# note08 - 1 Summary of Least Squares Estimator Model...

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1 Summary of Least Squares Estimator Model Specification - Some regressors can be squares of another variable (e.g., ). - and can be the levels of the original variables, or some function of the original variables (e.g., . - Some regressors can be dummy variables to allow different intercepts or slopes across different groups. - These factors must be taken into consideration when the marginal effects of regressors are analyzed. How to Estimate OLS (Ordinary Least Squares) estimators of coefficients minimize OLS estimator of the variance of error term: where Properties of OLS estimators OLS estimators of coefficients are BLUE if (1) for all i and j (2) for all i and j (3) for all i s and j OLS estimator is the best quadratic unbiased estimator under the same assumptions. Statistical Inferences - Hypothesis, Test Statistic, and Rejection Region We need an additional assumption about the distribution of error terms: (4) Specification of Hypotheses Specify the null hypothesis and alternative hypothesis (a) (b)

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2 (c) (d) Test Statistic Choose a statistic that is computable and that can be used to test the hypothesis. For example, (a) &(b) under (c) under (d) under where q is the number of restrictions under ( q =2 in hypothesis in (d)). Decision Rule - Choice of Rejection Region The decision rule specifies when to reject and when to accept . (a) & (c) Reject if or (or ) (b) Reject if (d) Reject if Consequences of the decision rule Null Hypothesis is correct is false reject Type I error (correct decision) accept (correct decision) Type II error How to choose the critical values? Choose the critical values such that the probability of Type I error is equal to the prespecified level " of significance (a)&(c) (b) (d)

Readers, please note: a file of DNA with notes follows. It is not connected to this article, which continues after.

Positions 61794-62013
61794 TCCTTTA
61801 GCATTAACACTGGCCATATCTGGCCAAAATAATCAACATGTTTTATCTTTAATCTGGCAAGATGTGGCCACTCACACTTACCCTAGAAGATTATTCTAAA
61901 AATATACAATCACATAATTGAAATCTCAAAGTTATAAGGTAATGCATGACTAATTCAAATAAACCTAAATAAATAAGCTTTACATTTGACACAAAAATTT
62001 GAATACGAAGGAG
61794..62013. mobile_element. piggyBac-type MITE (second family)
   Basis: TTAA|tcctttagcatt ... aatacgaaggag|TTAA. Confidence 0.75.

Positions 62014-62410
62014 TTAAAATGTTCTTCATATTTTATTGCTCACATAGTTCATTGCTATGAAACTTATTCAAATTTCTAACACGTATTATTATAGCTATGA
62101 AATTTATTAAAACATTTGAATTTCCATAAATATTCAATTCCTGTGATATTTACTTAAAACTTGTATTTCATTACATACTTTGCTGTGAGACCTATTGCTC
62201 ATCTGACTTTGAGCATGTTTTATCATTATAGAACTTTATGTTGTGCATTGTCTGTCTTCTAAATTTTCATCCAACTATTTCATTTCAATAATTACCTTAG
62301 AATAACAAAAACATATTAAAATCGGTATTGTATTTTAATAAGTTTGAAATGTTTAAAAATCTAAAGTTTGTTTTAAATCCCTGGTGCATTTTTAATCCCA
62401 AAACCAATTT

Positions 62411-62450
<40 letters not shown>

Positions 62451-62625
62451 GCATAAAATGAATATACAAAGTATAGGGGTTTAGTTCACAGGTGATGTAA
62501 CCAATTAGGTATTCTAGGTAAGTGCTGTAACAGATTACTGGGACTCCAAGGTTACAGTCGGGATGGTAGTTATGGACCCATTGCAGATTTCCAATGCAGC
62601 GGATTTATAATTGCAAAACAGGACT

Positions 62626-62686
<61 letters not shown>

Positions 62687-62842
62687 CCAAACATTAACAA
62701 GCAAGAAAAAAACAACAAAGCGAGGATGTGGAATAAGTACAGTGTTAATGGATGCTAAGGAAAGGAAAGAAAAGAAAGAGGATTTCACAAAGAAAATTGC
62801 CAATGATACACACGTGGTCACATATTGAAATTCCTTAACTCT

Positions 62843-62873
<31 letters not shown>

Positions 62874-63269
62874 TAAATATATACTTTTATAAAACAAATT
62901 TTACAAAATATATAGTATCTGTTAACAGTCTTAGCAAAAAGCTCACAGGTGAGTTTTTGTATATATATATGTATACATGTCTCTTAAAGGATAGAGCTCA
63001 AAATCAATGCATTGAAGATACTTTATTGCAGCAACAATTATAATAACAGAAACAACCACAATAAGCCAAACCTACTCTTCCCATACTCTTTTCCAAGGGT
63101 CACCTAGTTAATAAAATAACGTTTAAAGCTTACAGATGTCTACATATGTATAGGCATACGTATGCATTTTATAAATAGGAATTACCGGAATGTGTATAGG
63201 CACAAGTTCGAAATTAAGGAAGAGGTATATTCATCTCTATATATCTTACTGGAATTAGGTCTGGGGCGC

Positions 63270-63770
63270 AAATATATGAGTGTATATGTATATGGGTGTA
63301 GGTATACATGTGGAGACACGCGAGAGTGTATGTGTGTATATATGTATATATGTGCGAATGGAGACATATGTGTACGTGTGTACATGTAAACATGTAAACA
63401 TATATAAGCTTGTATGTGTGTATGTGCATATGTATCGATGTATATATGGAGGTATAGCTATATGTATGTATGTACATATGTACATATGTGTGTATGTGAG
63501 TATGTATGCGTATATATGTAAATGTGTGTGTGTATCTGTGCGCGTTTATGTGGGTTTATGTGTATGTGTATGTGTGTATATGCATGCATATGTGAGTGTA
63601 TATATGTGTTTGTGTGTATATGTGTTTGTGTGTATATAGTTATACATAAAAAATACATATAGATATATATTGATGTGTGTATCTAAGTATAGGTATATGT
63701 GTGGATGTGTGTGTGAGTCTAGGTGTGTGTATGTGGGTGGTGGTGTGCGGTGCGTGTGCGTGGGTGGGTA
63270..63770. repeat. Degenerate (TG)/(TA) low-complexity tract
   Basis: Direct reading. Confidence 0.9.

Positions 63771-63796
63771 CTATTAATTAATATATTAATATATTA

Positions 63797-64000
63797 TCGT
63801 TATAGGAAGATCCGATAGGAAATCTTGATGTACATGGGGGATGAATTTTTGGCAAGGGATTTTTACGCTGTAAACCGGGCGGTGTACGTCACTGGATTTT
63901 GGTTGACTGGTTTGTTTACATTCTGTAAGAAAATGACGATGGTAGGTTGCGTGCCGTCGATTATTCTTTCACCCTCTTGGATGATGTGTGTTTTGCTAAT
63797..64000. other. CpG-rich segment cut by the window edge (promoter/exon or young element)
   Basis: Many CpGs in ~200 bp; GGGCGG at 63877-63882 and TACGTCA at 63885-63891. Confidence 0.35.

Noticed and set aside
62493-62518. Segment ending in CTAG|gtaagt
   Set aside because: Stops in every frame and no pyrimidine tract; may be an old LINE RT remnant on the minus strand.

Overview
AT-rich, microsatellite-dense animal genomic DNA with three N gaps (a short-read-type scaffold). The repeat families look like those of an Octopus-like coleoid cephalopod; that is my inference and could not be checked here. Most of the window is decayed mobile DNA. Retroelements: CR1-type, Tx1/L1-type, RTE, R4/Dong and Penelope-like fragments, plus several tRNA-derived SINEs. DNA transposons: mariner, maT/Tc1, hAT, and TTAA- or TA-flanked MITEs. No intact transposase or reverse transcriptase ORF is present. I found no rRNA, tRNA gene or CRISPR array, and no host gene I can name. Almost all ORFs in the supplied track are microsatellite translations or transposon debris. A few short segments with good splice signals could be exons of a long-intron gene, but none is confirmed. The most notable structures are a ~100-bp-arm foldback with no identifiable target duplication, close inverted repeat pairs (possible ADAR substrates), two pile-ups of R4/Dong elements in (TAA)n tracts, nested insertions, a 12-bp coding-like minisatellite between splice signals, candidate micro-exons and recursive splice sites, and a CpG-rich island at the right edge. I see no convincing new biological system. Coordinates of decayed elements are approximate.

3 p-value of a test The maximum level of significance at which is rejected for a given value of the test statistic. The following figures show how to find the p -value when the value of the test statistic is 2.41.

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4 Chapter 8. Heteroskedasticity In this chapter we consider a case in which the assumption of homoskedastic errors is violated. The assumption (2) says that the variances of error terms are all identical (2) for all i and j If the variance is not the same for all individuals, it is called the heteroskedastic errors. What we would like to learn in this chapter is (i) what are the properties of the OLSE if homoskedasticity is not valid, (ii) what do we do if we know that errors are heteroskedstic? (iii) how to detect heteroskedasticity . Consequences of heteroskedasticity (a) OLS estimator is unbiased because the unbiasedness requires only assumption (1). (b) OLS estimator is not the best (not BLUE) (c) OLS estimator of the error variance is incorrect. (d) OLS estimator of variance of
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## This note was uploaded on 08/22/2011 for the course ECON 7436 taught by Professor Su during the Three '11 term at University of Adelaide.

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note08 - 1 Summary of Least Squares Estimator Model...

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